Earlier today, DreamWorks Animation announced a move into live-action television and the appointment of former Gaumont International TV CEO Katie O’Connell Marsh as the exec charged with expanding the business. In an afternoon session at the UBS Global Media and Communications Conference, DreamWorks Animation president Ann Daly further detailed the TV strategy and also touched on the company’s upcoming release of feature Kung Fu Panda 3, and what the first true U.S.-China co-production might mean to the bottom line.
“The best is yet to come,” said Daly of the overall outlook for DWA, which unveiled strong Q3 earnings in November thanks to better TV and home entertainment results especially with its previous theatrical release, Home. The company is also looking forward to the January 29 day-and-date release of Kung Fu Panda 3 which will allow it a nearly 40% revenue share with the Middle Kingdom under the co-pro status as opposed to the 25% that comes with a film released in China under the quota system.
The TV business, Daly said, is a “result of a strategic decision to capitalize on 20 years in the feature film business” which includes “amazing IP and a deep library of characters.” Live-action will be the “basis for us to be able to exploit in a new content arena.” Some of that IP is being developed from DWA’s own stable like a Croods series based on the hit feature (which coincidentally had a huge China run). Some comes from the Classic Media library acqusition like Voltron which is being developed as a series.
The upfront investment, she said, will be “in the single millions for the next year.” Stepping into live action “increases the amount of content we can sell to existing customers.” The focus will be on kids and family co-viewing which is the company’s “sweet spot.”
Noting there are 10 more episodes of Dinotrux coming in March next year and that The Croods TV series kicks off on Christmas Eve on Netflix, Daly added there is a “slew of titles for next year, but I’ll let Netflix announce those for us.”
The focus will be “the demo we feel most expert in” which is children and co-viewing. This is an age where animation “taps out and broadcasters or platforms want to hold onto those kids… We want to grow with the customer.” However, with all of this original IP, Daly said the idea of launching its own SVOD platform is “not a path we are choosing right now… The partnerships we have with Netlfix or linear broadcasters in international territories are bringing the most immediate value compared to starting our own service.”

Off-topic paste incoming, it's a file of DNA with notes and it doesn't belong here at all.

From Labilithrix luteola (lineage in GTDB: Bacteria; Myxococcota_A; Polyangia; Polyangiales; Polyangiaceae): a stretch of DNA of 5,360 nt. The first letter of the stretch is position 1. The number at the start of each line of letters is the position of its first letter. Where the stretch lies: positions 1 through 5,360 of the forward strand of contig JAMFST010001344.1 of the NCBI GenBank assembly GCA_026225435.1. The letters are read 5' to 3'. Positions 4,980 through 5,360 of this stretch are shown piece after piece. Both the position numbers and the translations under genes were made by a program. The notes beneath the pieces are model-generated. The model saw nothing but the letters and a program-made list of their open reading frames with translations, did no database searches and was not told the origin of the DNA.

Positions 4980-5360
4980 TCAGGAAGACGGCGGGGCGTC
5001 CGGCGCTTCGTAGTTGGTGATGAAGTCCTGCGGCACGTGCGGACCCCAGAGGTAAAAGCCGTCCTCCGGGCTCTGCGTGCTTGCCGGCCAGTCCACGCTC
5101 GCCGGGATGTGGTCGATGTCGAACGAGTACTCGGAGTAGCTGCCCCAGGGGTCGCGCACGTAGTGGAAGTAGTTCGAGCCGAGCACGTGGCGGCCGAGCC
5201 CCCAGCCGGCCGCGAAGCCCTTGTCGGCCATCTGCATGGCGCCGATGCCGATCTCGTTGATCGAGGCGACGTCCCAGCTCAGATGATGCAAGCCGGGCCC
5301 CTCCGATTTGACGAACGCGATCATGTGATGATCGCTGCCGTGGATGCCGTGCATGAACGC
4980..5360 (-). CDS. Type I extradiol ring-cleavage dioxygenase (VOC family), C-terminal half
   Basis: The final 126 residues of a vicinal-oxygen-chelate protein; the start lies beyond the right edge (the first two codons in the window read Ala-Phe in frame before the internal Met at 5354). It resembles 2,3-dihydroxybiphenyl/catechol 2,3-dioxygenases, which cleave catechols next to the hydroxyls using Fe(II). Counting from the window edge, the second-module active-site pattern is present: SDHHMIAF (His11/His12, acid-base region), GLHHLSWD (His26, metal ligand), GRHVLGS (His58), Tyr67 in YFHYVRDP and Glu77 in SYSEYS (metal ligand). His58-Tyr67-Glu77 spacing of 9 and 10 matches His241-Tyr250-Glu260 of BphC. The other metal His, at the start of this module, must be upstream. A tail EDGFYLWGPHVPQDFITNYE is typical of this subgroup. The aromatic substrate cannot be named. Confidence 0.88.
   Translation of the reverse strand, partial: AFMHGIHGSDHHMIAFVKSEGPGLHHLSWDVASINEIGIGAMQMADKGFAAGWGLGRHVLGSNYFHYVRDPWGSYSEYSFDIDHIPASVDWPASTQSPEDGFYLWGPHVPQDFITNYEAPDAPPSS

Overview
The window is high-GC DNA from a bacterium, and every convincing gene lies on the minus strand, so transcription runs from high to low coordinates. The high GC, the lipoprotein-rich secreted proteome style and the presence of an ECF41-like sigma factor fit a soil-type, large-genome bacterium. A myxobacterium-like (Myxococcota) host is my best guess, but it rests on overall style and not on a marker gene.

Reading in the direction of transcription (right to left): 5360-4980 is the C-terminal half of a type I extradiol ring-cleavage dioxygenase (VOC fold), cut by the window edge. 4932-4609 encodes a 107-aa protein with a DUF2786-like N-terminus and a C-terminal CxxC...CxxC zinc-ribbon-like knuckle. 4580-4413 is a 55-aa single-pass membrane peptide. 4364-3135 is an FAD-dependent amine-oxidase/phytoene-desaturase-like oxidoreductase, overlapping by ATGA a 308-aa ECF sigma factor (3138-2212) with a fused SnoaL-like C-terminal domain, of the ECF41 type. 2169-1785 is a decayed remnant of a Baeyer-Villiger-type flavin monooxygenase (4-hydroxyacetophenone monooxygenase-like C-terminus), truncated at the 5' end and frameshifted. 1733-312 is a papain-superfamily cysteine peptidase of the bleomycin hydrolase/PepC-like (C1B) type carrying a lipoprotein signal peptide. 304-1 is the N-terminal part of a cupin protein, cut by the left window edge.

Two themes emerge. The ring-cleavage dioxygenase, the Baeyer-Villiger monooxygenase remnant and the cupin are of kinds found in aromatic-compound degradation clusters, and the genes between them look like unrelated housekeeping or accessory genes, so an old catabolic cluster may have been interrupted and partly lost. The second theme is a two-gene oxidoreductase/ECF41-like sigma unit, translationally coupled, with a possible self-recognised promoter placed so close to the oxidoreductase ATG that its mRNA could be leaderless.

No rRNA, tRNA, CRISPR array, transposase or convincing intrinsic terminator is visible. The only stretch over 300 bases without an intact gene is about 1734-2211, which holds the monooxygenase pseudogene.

DWA benefits, Daly said, from not being vertically integrated. In a “wildly changing landcape we are uniquely capable to capitalize on all things that are going on. We can sell to broadcasters and SVODs which allows us to deploy” all over the market. “Those services want to get into children’s content.”
Turning back to the film side of the business, Daly talked about KFP3. “We think the co-production is a strategic benefit.” As a partnership between DWA in the U.S. and Oriental DreamWorks in China, the “incremental value comes through Oriental DreamWorks, so DreamWorks benefits as part of its equity position where we have 45% of that company.”
Because it’s a co-production, she noted, “we have favorable treamtent” releasing January 29 “inside a blackout period.” The February frame annually sees the Lunar New Year period sideline Hollywood movies. The take from China could reflect even higher box office. “To the extent that China box office is high, it might change the mix of our overall international box office,” Daly said. “We should be in good shape.”
Of the upcoming film slate, which will include two films a year — an original and a sequel — and perhaps a third, Daly added, “It embodies the best of what a DreamWorks film should be.” On deck is a Captain Underpants movie based on the kids book on which DWA is doing the front end and outsourcing a third party for physical production.
“We’re on track to hit lower projected film costs of about $120M by the time Trolls gets released this next November,” she said. Part of controlling costs is about “fortitude.”